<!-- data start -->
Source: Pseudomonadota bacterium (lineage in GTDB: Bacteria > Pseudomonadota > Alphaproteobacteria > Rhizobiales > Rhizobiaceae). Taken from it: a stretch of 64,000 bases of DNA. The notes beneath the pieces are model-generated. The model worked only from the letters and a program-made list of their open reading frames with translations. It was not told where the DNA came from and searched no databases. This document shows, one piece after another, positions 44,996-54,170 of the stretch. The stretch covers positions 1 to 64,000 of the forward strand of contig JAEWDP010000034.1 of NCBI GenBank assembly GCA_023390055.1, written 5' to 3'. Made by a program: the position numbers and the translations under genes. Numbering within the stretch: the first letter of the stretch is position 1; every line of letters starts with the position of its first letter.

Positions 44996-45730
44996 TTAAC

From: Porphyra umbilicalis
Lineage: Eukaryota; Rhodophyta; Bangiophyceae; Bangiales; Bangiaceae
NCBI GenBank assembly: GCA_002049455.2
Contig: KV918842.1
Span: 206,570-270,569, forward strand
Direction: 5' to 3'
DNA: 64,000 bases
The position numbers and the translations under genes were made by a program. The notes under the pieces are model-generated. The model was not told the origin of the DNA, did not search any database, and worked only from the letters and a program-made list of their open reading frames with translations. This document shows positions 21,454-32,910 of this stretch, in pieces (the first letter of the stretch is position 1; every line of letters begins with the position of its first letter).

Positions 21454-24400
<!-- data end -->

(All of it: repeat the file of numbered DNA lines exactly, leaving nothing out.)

Source: Pseudomonadota bacterium (lineage in GTDB: Bacteria > Pseudomonadota > Alphaproteobacteria > Rhizobiales > Rhizobiaceae). Taken from it: a stretch of 64,000 bases of DNA. The notes beneath the pieces are model-generated. The model worked only from the letters and a program-made list of their open reading frames with translations. It was not told where the DNA came from and searched no databases. This document shows, one piece after another, positions 44,996-54,170 of the stretch. The stretch covers positions 1 to 64,000 of the forward strand of contig JAEWDP010000034.1 of NCBI GenBank assembly GCA_023390055.1, written 5' to 3'. Made by a program: the position numbers and the translations under genes. Numbering within the stretch: the first letter of the stretch is position 1; every line of letters starts with the position of its first letter.

Positions 44996-45730
44996 TTAAC

From: Porphyra umbilicalis
Lineage: Eukaryota; Rhodophyta; Bangiophyceae; Bangiales; Bangiaceae
NCBI GenBank assembly: GCA_002049455.2
Contig: KV918842.1
Span: 206,570-270,569, forward strand
Direction: 5' to 3'
DNA: 64,000 bases
The position numbers and the translations under genes were made by a program. The notes under the pieces are model-generated. The model was not told the origin of the DNA, did not search any database, and worked only from the letters and a program-made list of their open reading frames with translations. This document shows positions 21,454-32,910 of this stretch, in pieces (the first letter of the stretch is position 1; every line of letters begins with the position of its first letter).

Positions 21454-24400